And we musn’t forget Dr. Alexei (Alec Utgoff), RIP. He was truly the Barb Holland (Shannon Purser) of this season and should be respected as such. Gone too soon, but forever in our minds associated with Slurpees.

Season 3 Successes

Eleven and Max
Image Source: Netflix

The best shows change, while still giving you everything you’re familiar with and love. There are less Demogorgons, but the Mind Flayer is Demogorgon-esque. Will isn’t directly afflicted by The Upside Down, but he’s connected enough to maintain a link. Season 3 feels like all the best pieces of Stranger Things, but the presentation is elevated. Chalk that up to good writing, good acting, and a lot of narrative forethought.

Billy’s (Dacre Montgomery) arc was a standout. The bad boy from Season 2 becomes the latest vessel of the Mind Flayer, enacting its sinister deeds and working to build an army to destroy Eleven. Just as you’re about to assume Billy is mean to the bone, his memories reveal the hurt and trauma that have made him so hardened. It would have been really easy for the writers to keep around one of their popular characters but instead they favor authenticity, and give Billy a hero’s death. Letting a character run a full course without forcing any more story is proof that the team behind Stranger Things is not trying to milk the franchise or cash-in, they’re trying to create art.

Death in general is a topic that a lot of programs struggle with. Too many deaths, too few, too many fake-outs at the expensive of their audience’s concern. One of my favorite details of this show is that they mourn the deceased for a while. Barb’s passing was carried on into Season 2. Bob’s death was carried on into Season 3. Even if a character is minor, the fact that these people care and recognize the deceased matters. Now that we’ve had a big death like Billy’s (Hopper probably isn’t dead) it will surely be reflected in Season 4.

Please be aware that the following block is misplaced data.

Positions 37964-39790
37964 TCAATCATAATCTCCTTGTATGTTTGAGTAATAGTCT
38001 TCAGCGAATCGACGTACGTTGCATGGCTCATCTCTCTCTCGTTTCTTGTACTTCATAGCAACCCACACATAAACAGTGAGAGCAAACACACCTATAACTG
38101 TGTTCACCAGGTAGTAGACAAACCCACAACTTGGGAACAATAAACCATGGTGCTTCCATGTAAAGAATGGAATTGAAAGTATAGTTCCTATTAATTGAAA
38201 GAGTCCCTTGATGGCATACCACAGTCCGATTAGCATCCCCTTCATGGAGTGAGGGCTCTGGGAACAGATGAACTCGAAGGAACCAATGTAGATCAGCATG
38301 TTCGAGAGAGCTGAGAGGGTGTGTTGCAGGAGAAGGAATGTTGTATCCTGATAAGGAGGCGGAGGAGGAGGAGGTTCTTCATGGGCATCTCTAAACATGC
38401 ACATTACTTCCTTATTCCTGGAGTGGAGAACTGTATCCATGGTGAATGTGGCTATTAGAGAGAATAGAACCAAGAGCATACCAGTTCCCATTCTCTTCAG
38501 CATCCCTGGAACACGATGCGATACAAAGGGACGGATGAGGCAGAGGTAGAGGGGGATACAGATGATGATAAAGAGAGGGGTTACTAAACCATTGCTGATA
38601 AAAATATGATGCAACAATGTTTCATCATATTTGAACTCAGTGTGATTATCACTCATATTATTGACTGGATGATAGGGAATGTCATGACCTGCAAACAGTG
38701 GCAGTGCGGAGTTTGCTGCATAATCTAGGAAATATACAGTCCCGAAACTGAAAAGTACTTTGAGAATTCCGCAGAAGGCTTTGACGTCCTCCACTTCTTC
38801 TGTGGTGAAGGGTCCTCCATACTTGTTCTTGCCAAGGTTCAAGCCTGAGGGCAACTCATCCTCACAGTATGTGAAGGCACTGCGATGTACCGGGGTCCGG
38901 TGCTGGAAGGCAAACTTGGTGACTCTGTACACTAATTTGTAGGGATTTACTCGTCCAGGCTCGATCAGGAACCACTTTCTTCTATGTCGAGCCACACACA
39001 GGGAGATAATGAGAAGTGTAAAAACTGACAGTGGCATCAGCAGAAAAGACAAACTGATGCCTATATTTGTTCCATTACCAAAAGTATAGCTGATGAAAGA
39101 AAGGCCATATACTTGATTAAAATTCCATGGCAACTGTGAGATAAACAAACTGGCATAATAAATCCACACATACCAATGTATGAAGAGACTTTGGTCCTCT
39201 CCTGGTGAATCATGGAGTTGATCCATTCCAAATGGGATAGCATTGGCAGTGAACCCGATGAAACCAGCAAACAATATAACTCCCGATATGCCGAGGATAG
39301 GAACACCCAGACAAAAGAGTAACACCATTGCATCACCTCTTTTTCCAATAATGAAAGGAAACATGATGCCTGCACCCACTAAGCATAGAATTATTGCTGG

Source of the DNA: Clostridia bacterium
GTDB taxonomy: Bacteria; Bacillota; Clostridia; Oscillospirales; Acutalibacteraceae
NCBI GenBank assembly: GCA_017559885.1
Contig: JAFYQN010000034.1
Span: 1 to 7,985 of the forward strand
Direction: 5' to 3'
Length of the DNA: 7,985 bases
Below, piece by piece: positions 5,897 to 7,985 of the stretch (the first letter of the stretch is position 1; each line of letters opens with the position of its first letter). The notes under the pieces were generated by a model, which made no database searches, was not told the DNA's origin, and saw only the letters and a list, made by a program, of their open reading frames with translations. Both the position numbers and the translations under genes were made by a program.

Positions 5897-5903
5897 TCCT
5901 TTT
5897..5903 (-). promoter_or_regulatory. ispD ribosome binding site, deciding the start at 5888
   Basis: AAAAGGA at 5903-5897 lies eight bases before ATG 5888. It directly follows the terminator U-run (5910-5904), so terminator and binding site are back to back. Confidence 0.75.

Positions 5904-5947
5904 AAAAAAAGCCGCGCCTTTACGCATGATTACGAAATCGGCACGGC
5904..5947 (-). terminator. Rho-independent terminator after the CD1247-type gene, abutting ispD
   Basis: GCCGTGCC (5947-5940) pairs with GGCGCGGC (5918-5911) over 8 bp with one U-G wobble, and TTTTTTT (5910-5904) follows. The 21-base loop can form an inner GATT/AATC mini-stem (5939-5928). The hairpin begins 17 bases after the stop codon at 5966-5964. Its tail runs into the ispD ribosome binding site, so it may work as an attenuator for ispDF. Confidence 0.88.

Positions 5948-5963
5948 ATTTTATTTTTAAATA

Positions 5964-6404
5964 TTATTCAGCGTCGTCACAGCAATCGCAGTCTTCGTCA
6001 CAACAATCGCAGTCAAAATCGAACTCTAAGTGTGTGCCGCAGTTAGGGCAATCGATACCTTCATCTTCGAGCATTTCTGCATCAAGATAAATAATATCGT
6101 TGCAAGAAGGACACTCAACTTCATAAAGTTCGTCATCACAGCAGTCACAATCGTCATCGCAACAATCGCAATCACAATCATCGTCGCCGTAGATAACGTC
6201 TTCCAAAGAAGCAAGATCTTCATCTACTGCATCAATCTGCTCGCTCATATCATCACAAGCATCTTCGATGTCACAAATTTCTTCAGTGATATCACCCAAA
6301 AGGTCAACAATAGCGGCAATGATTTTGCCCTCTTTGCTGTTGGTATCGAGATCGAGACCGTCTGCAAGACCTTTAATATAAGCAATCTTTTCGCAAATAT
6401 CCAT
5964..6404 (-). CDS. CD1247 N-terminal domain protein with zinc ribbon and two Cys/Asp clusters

Russian Around Being Moderately Evil

Multiple forces of evil were a great idea. The hokey presentation of the Russians, could have been finessed. It’s not that they aren’t a good villain, and it’s not that they weren’t the right choice of villain—every conspiracy theory of the 80’s seemed to circle back to the Russians. Their depiction was almost lackadaisical. Four kids could sneak into their base without cameras seeing them? Without guards catching them right away? Pretty easy to maneuver around for such an insidious opponent.

At times, the positoning of comedy encroached on the drama of Season 3. Would Dustin really have taken the time to sing with Suzie (Gabriella Pizzolo) in the midst of peril? Would Joyce and Hopper really be fighting as they navigated through the maze of a Russian lair? Both scenarios felt unlikely. There’s a time and place for these sequences, but after the severity of what they’ve all already been through, one would think their characters would be more serious? That is not the heart of the show, though. Dustin and Suzie’s musical moment will live-on as an hallmark memory of the season, and Joyce and Hopper’s ongoing tension helped to make his “demise” all the more painful to watch.

Moving Away and Forward

After the loss of Hopper, Joyce makes it official and decides to move away from Hawkins, a decision that saddens every character to the core. Also like, have fun with the two kids that are intrinsically tied to The Upside Down living under one roof? This choice feels like a gesture set in reality which will make seeing what happens next all the more interesting.

In the past, the show’s Creators, The Duffer Brothers have said that this is a “four season story”. Will the next installment of Stranger Things, be its last? Personally, in my fanboy perspective, it feels like a five season show. Until next season (probably almost two years from now) there is a lot of time to speculate. Who is the American in the cell (probably not Hopper, too on the nose for these writers, but definitely of importance)? Are the Russians weaponizing Demogorgans? Will Elle get her powers back? Will Erica get her own spin-off show? But seriously, will she? Throw in more free ice cream and perhaps, she’ll consider.

4.5 stars

What was your favorite part of Stranger Things Season 3? Let us know in a comment below.

Season 3 of Stranger Things is streaming on Netflix